Right now, I work full time and I take courses in editing to get my certification as a professional editor. I sleep. A lot. I am recovering from the great Brain Splatter Incident of 2009 as I call it, when my brain decided, you know, you think way too damn much, and blew up. Had two ruptured brain aneurysms, who I have named Esmeralda and Esperanza, my conjoined twins. I was terrified I would not be able to write afterwards, but I did. And I take life way less seriously now.
Do you/Would you ever write under a male pseudonym? Why or why not?
I write under M.L. Roos because of the stigma there is against females in writing horror. Everyone expects men to be the horror writers, not the women, and, if you are a female horror writer, then it must be paranormal romance….and I am so far from that. I want people to read my work. I think I have a better shot at it if they don’t know I’m female. Is this reality? I think so. Some would agree, others would say, that’s BS and that’s a cop out. I don’t know. I am not here change the world, just to grab a tiny, crazy little piece of it. So if writing under my initials makes that happen, so be it.
Name a few of your favorite books/authors you’ve read recently:
One of my favourites was The Missing Years of Thomas Pritchard from Matt Shaw. Beautiful, intense, lovely piece of work that made me cry, damn him. Just outstanding. Made my novel of the year for my Solstice List: The Best Books and Stories of the Year, that I publish every December 21st.
Deeply Twisted by Chantal Noordeloos was a great compilation of a deeply twisted mind. That girl can write.
And then of course anything by Michealbrent Collings, Craig Saunders, Billie Sue Mosiman or Penelope Crow. For shock value, I read Matt Shaw and that’s why he surprised the heck out of me with The Missing Years.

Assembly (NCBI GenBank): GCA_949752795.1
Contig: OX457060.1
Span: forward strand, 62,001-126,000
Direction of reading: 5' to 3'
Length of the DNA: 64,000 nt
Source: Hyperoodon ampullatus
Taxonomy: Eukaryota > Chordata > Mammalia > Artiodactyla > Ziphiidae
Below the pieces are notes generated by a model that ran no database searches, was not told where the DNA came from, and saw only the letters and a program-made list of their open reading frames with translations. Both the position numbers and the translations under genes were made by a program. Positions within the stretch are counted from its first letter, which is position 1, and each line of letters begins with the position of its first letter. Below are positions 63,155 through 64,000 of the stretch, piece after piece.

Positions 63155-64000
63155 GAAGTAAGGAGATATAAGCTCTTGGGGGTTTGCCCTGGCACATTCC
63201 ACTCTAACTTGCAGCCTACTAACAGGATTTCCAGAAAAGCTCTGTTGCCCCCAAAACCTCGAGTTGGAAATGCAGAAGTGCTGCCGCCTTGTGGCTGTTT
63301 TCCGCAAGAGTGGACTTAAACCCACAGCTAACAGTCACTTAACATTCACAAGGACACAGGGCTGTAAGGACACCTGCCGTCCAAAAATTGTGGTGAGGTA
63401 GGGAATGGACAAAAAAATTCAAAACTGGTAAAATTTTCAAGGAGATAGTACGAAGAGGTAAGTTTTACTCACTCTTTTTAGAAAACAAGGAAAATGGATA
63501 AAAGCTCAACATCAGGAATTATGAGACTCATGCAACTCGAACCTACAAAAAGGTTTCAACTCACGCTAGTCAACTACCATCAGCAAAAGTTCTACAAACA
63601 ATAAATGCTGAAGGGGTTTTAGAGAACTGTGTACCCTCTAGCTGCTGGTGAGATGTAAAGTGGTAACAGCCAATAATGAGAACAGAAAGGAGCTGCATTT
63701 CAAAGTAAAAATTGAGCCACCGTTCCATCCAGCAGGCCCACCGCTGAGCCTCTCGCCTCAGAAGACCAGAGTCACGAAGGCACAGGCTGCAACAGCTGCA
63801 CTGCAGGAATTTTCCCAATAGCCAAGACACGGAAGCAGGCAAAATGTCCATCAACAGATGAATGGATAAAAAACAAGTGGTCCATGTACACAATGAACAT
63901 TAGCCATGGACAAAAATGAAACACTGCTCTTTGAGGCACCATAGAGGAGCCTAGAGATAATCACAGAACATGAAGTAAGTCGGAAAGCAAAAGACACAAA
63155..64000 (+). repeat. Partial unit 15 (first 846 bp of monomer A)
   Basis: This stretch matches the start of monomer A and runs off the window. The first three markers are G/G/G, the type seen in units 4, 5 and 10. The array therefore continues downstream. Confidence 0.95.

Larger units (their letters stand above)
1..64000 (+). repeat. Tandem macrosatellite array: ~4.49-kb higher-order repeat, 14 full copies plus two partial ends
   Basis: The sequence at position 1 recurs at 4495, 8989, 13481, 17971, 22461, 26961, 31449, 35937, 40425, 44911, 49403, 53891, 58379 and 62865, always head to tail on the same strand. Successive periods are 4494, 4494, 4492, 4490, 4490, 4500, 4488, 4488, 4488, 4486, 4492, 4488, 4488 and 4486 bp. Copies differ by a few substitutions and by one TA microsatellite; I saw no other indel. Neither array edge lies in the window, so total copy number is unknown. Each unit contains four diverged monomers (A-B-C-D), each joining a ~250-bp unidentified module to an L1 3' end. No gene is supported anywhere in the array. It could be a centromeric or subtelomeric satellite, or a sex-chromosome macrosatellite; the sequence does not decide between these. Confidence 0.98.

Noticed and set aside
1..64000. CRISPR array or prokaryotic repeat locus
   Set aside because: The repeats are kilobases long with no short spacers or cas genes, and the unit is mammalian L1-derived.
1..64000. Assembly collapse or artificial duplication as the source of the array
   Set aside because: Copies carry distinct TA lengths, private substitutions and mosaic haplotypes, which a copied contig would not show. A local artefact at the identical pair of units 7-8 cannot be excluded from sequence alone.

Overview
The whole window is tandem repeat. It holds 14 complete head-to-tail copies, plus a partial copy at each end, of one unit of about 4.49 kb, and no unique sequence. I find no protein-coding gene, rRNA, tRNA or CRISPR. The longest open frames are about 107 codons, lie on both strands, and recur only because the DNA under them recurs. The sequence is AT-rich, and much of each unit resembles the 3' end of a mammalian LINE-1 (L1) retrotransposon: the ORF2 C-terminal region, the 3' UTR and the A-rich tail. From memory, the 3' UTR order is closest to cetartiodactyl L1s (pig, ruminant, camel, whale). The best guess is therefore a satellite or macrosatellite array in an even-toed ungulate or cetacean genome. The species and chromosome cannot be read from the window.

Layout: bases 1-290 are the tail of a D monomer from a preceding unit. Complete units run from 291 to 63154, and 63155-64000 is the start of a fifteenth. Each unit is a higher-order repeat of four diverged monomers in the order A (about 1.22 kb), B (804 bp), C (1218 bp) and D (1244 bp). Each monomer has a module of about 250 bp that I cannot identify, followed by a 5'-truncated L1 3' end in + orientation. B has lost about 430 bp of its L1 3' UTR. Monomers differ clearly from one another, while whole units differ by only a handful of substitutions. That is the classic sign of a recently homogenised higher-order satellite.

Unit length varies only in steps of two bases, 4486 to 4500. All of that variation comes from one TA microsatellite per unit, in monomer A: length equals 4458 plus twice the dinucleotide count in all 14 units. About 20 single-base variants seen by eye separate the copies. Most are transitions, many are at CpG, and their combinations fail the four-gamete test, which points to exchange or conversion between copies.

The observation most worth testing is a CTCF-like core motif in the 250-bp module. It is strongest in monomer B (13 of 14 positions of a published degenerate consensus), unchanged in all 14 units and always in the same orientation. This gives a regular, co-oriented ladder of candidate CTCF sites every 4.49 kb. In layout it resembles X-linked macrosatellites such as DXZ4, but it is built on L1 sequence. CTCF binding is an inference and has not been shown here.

Who has been the most influential female in your personal life and how have they shaped your work?
Hands down, without a doubt, Billie Sue Mosiman. When I read Interview with a Psycho, I was hooked. She writes so clean, so to the point, without pretention and claptrap, and superfluous fluff. I loved her from the moment I read her and thought, dammit, that’s who I want to be when I grow up.
The one book that stands out is Widow. I wrote her and wanted her to change the ending. I loved the MC. She was doing horrible things, but she was so broken. I could totally understand why she was doing what she was doing and I was cheering her on. Loved her.
If you could give your younger self one piece of advice relating to the business what would it be?
Be yourself. Do not give up. Keep writing. Keep eating cake for breakfast. Push the send button. One, you asked for one.…..ADD is a gift, dammit.
Do you have a current project or upcoming project you would like to tell us about?
I have several……as I am sure we all do. Do all writers have ADD? I think we have to be, or have some mental illness that sets us apart from the rest of the regulars.
Sever, Slice and Serve will be a collection of short stories, if it ever gets finished.
Talia is part one of a three part series about the origins of Vampirism, Sleeping Beauty and where fairy tales really come from.
Circle of Survivors is a compilation of research in to brain aneurysms and the treatment, care of, and survival guide for survivors and the people in their life.
The Wolfing is about a community of werewolves who share more with the human race than we care to think about.
Where can we find you?
Malina Roos tells stories, runs with scissors, and makes things up all the time. The best part is, a lot of people believe the things she says. He loves her husband and family, including her fur babies and that’s what keeps her grounded. Especially her husband. Without his support, none of this would be possible.
Creating fiction in a non-fiction world keeps her sane and makes her less stabby. And yes, people in her life, do appear in her work……..
This entry was posted on February 5, 2014 by The Team. It was filed under Celebrating Women in Fiction and was tagged with #CWIF2014, Billie Sue Mosiman, celebrating women in fiction, Chantal Noordeloos, Craig Saunders, Fiction, Matt Shaw, Michealbrent Collings, Penelope Crow, women in fiction, Women Writers, writing.